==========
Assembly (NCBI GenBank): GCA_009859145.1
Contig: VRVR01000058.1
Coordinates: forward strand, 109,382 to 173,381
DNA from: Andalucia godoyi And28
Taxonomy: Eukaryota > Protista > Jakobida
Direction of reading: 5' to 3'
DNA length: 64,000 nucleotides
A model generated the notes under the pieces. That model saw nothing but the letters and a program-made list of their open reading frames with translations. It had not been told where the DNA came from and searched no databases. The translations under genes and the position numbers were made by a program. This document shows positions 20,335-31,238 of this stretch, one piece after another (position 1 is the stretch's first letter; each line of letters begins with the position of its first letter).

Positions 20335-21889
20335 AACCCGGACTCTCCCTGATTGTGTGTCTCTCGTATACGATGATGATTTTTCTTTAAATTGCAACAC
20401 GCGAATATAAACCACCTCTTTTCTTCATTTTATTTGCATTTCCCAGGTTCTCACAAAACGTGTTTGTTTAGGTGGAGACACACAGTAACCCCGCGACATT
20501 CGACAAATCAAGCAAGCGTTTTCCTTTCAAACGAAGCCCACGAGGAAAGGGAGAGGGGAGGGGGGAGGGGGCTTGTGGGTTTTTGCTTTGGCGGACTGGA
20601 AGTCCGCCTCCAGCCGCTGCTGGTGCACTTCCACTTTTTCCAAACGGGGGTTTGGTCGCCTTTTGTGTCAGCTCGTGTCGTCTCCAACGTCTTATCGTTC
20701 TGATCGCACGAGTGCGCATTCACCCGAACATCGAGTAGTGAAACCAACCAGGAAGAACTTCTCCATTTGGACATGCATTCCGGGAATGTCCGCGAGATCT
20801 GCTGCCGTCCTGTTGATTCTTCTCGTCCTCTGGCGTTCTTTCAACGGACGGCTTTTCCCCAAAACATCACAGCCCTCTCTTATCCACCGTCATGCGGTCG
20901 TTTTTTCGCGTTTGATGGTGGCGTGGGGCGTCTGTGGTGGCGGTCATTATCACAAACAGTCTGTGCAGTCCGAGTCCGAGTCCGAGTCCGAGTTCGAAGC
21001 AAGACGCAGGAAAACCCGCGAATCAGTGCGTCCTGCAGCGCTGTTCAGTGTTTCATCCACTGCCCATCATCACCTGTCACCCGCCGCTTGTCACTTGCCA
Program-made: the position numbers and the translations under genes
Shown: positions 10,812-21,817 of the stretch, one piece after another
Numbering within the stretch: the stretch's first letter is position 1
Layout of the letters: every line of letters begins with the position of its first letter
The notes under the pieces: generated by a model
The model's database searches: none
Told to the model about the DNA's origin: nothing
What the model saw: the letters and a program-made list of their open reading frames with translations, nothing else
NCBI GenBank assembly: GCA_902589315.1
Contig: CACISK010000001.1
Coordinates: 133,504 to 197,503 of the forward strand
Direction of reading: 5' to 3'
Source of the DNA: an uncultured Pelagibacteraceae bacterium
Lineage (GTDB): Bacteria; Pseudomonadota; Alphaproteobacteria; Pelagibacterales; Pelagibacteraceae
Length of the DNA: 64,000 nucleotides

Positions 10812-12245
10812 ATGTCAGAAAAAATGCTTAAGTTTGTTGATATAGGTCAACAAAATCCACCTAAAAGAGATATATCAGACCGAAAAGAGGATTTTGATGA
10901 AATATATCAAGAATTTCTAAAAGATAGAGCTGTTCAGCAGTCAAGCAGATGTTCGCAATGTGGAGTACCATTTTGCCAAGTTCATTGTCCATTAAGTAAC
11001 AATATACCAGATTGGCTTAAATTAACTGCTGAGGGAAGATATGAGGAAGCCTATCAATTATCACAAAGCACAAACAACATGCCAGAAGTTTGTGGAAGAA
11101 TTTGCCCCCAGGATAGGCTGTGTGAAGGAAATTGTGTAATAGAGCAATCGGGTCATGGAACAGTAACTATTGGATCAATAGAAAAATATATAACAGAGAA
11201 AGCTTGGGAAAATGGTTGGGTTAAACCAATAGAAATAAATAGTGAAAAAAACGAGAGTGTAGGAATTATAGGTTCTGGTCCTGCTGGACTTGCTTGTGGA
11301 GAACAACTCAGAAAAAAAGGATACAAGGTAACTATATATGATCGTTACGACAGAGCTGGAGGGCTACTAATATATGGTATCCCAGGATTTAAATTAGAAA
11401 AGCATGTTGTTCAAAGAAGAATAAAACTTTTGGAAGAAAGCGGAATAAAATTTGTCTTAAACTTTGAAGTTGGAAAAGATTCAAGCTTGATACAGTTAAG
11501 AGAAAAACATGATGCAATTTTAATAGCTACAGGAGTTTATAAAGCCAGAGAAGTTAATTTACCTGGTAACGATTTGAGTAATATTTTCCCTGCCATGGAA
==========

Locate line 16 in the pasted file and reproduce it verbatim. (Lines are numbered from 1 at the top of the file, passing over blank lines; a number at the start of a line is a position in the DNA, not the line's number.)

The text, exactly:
20901 TTTTTTCGCGTTTGATGGTGGCGTGGGGCGTCTGTGGTGGCGGTCATTATCACAAACAGTCTGTGCAGTCCGAGTCCGAGTCCGAGTCCGAGTTCGAAGC